If the above sounds like the post-mortem on a surprise Donald Trump victory that is because it very well could be. All the pieces were there. Despite Democratic beliefs that Donald Trump had maxed out his support in 2016, he increased his vote total by more than 10 million, from 63 million to nearly 74 million. He made extensive gains among Hispanics, especially in Florida, winning the state by the largest margins of any candidate since 1988. Despite predictions of a swing-back, non-college whites if anything trended Republican from 2016. All the stars aligned.

And yet Joe Biden won the election. He did so with the highest number of votes ever won by a candidate for President, a total likely to eclipse 80 million if New York ever finishes counting ballots. He will be the first Democrat to carry the state of Georgia since Bill Clinton in 1992. He achieved the highest percentage of the vote of any Democrat since LBJ in 1964 in Utah and Alaska. His final popular vote margin will exceed Barack Obama's over Mitt Romney in 2012.

So what precisely happened in 2020? Did Donald Trump vastly overperform expectations and come within a hair's breath or a debate performance of pulling off the upset of the century? Or did Joe Biden triumph as he was always going to? The answer is that both occurred. In 2020, all the ingredients necessary for both a Democratic landslide and an upset Trump victory were in place. In the end, when the two crashed together, the result was a narrow Biden win. A Biden win but an empty one. Democrats lost more than a dozen seats in the US House and failed to gain more than a single seat in the US Senate. The irony is that had Donald Trump's support been static from 2016, Biden would have easily won a landslide, winning not just North Carolina and Florida, but Utah, Texas, and even Montana. This can be illustrated by comparing the popular vote total in Texas, which saw a nearly 24% increase in turnout over 2016, only to end in a fairly similar place statewide, with not a single seat changing hands either congressionally or in the State House.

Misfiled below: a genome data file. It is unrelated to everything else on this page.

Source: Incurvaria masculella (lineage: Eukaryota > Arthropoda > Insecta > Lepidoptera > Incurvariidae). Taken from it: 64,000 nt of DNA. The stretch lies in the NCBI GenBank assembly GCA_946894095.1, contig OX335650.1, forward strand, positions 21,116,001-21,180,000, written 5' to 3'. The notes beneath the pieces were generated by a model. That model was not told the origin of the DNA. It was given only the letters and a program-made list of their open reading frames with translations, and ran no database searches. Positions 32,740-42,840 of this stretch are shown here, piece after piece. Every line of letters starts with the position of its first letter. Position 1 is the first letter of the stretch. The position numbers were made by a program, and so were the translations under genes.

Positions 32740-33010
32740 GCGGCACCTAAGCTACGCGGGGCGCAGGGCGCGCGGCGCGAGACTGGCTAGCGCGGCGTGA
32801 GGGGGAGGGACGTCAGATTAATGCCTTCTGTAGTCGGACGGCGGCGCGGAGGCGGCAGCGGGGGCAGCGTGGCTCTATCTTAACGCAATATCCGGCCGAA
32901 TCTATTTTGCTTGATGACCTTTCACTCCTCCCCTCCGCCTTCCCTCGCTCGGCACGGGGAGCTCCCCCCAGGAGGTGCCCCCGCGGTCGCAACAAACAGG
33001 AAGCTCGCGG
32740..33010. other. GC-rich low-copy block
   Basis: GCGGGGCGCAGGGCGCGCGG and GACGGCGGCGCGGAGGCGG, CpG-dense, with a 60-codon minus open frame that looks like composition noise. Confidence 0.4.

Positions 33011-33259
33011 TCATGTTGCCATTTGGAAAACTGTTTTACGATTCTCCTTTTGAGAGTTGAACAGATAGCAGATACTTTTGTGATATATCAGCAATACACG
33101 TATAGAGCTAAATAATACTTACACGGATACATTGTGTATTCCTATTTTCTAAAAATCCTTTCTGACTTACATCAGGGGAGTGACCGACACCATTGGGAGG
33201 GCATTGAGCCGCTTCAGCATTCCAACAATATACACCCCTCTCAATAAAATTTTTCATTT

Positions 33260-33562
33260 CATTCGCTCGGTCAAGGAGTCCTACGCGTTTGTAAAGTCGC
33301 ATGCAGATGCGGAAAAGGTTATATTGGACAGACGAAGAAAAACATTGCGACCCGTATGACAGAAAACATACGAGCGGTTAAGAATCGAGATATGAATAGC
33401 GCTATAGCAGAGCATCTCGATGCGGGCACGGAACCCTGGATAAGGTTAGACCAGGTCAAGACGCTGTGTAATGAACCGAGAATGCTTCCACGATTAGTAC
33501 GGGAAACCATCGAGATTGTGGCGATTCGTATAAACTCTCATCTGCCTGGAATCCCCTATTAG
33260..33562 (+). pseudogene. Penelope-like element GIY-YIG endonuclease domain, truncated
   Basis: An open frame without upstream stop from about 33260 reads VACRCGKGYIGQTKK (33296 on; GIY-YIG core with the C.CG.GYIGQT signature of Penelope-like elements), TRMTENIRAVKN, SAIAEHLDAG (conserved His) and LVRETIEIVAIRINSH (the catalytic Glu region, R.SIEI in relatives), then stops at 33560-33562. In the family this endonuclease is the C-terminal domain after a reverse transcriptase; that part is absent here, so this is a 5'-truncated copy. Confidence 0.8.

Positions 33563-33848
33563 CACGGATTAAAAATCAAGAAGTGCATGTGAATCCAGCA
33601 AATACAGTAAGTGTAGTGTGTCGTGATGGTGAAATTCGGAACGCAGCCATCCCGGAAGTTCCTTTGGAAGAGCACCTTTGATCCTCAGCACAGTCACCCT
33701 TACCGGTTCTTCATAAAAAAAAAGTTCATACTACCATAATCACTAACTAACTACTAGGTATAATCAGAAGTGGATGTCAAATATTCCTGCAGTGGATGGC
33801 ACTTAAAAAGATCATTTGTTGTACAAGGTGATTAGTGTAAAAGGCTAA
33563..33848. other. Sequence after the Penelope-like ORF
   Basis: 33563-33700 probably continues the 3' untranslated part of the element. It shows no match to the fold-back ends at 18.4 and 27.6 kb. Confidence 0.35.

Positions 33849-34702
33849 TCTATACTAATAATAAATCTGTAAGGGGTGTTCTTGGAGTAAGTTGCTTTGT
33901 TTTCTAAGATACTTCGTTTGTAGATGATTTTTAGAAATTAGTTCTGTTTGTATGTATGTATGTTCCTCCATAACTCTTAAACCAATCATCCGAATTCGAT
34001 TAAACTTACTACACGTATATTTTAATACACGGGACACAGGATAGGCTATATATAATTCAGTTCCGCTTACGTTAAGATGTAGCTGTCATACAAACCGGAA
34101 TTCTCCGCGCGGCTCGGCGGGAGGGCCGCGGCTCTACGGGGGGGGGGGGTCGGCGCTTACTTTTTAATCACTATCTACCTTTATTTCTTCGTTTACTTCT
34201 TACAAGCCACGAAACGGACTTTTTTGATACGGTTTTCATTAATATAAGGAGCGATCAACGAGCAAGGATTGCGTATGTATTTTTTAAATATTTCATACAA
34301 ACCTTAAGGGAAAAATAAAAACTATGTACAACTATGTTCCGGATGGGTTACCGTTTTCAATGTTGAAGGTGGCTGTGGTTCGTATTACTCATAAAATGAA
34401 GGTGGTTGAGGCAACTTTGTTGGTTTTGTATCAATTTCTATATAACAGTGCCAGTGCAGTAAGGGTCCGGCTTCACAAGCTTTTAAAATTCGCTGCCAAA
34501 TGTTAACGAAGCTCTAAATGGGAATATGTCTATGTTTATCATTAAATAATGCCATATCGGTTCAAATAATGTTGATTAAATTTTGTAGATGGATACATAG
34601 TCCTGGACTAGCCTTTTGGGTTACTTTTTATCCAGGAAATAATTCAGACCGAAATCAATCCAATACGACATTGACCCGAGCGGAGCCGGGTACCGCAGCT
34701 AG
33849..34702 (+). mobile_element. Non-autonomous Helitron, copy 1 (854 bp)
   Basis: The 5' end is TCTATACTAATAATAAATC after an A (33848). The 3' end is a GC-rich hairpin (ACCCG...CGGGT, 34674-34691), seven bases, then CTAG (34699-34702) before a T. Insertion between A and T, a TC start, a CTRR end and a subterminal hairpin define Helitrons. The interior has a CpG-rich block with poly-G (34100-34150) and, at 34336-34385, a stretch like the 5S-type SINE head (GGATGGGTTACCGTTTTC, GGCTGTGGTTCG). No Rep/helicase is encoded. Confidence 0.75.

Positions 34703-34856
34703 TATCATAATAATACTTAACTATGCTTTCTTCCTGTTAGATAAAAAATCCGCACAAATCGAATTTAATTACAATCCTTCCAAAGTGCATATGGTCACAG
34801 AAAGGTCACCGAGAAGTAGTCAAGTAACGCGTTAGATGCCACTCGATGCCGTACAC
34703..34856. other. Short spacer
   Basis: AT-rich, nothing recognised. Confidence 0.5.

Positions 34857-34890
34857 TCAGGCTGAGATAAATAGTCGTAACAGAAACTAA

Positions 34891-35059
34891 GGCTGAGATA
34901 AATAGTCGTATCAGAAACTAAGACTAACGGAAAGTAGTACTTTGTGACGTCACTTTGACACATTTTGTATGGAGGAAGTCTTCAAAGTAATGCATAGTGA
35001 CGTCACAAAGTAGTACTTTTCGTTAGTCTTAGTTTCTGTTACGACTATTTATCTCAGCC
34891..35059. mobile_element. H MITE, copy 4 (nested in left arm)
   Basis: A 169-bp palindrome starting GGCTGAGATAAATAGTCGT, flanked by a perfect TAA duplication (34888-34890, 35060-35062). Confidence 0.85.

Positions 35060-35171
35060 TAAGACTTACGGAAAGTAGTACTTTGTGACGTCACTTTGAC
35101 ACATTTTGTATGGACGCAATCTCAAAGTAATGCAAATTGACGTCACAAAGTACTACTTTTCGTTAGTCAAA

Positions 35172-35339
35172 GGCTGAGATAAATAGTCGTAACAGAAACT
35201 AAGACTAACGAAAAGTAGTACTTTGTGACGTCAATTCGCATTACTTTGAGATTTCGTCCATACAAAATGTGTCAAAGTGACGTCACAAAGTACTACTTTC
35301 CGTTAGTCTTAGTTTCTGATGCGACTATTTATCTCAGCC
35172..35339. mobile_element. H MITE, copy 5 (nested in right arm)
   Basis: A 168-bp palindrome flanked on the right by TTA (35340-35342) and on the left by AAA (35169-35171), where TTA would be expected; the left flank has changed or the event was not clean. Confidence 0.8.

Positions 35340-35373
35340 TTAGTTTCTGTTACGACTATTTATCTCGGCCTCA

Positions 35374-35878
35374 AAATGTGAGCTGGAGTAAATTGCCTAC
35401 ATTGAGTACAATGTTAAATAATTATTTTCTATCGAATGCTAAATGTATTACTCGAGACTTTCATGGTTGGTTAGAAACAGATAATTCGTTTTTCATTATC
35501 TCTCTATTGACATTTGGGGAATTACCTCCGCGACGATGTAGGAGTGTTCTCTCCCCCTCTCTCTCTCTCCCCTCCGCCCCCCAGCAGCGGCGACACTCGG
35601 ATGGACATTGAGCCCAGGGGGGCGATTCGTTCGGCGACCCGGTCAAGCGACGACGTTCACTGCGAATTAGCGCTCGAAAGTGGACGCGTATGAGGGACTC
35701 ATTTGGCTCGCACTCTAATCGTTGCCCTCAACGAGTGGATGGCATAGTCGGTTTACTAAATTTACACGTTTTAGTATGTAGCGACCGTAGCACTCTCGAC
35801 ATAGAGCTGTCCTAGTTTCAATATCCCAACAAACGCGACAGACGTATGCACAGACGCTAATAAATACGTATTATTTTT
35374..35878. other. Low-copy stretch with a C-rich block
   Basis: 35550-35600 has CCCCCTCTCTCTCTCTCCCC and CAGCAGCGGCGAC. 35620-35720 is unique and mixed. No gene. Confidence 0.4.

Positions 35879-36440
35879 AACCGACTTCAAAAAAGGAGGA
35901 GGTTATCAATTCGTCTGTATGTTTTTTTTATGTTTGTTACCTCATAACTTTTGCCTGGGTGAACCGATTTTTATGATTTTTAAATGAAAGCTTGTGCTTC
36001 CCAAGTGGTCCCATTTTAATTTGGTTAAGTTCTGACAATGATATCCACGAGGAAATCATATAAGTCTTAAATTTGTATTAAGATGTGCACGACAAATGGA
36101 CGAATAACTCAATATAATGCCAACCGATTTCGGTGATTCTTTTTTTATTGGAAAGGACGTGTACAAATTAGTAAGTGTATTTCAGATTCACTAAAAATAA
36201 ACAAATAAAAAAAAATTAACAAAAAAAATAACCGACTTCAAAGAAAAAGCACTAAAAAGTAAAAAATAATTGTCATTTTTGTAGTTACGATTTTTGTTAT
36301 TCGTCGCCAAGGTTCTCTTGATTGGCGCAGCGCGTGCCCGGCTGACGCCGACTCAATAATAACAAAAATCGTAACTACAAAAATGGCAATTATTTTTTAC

Donald Trump 4,685,047 votes 52.09%

Hillary Clinton 3,877,868 votes 43.12%


Donald Trump 5,890,333 52.06%

Joe Biden 5,259,120 46.48%

In Texas, Joe Biden won almost 600,000 more votes than Donald Trump had in 2016. Had Donald Trump merely increased his vote by 10%, Biden would have comfortably won Texas. Yet this is not what happened. While Joe Biden gained nearly 1.4 million votes, or around 30% more than Clinton won in 2016, Donald Trump gained almost as many, 1.2 million. If anyone suggested in late October that with "demographic trends", the shift against Trump in the suburbs, Democratic organization and a record turnout increase that the net result would be almost negligible in terms of the final margin, they would have been widely mocked. Yet that is precisely what happened in Texas. And it happened across the country. A brief look at North Carolina and Wisconsin is illustrative.

North Carolina


Donald Trump 2,362,631 49.83%

Hillary Clinton 2,189,316 46.17%


Donald Trump 2,758,773 49.94%

Joe Biden 2,684,296 48.59%



Donald Trump 1,405,284 47.22%

Hillary Clinton 1,382,536 46.45%


Joe Biden 1,630,389 49.45%

Donald Trump 1,609,879 48.83%